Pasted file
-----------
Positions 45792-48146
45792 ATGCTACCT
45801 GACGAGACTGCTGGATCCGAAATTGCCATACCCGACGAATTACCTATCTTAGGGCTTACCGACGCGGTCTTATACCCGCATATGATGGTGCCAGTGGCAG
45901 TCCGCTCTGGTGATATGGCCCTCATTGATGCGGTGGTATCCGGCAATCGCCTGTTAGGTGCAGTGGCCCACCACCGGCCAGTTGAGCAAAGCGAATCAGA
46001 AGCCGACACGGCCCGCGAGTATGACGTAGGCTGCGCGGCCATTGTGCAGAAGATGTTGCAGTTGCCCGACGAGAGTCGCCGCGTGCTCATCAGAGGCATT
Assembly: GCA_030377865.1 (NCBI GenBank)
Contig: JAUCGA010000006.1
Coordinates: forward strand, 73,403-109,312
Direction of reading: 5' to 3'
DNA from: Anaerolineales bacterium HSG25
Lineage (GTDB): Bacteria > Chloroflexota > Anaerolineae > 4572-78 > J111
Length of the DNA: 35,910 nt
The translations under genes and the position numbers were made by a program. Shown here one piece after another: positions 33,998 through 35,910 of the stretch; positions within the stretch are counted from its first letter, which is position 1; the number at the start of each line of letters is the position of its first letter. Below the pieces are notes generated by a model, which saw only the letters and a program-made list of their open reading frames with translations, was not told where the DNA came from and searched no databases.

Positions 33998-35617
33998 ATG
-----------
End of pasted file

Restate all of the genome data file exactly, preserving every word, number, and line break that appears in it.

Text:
Positions 45792-48146
45792 ATGCTACCT
45801 GACGAGACTGCTGGATCCGAAATTGCCATACCCGACGAATTACCTATCTTAGGGCTTACCGACGCGGTCTTATACCCGCATATGATGGTGCCAGTGGCAG
45901 TCCGCTCTGGTGATATGGCCCTCATTGATGCGGTGGTATCCGGCAATCGCCTGTTAGGTGCAGTGGCCCACCACCGGCCAGTTGAGCAAAGCGAATCAGA
46001 AGCCGACACGGCCCGCGAGTATGACGTAGGCTGCGCGGCCATTGTGCAGAAGATGTTGCAGTTGCCCGACGAGAGTCGCCGCGTGCTCATCAGAGGCATT
Assembly: GCA_030377865.1 (NCBI GenBank)
Contig: JAUCGA010000006.1
Coordinates: forward strand, 73,403-109,312
Direction of reading: 5' to 3'
DNA from: Anaerolineales bacterium HSG25
Lineage (GTDB): Bacteria > Chloroflexota > Anaerolineae > 4572-78 > J111
Length of the DNA: 35,910 nt
The translations under genes and the position numbers were made by a program. Shown here one piece after another: positions 33,998 through 35,910 of the stretch; positions within the stretch are counted from its first letter, which is position 1; the number at the start of each line of letters is the position of its first letter. Below the pieces are notes generated by a model, which saw only the letters and a program-made list of their open reading frames with translations, was not told where the DNA came from and searched no databases.

Positions 33998-35617
33998 ATG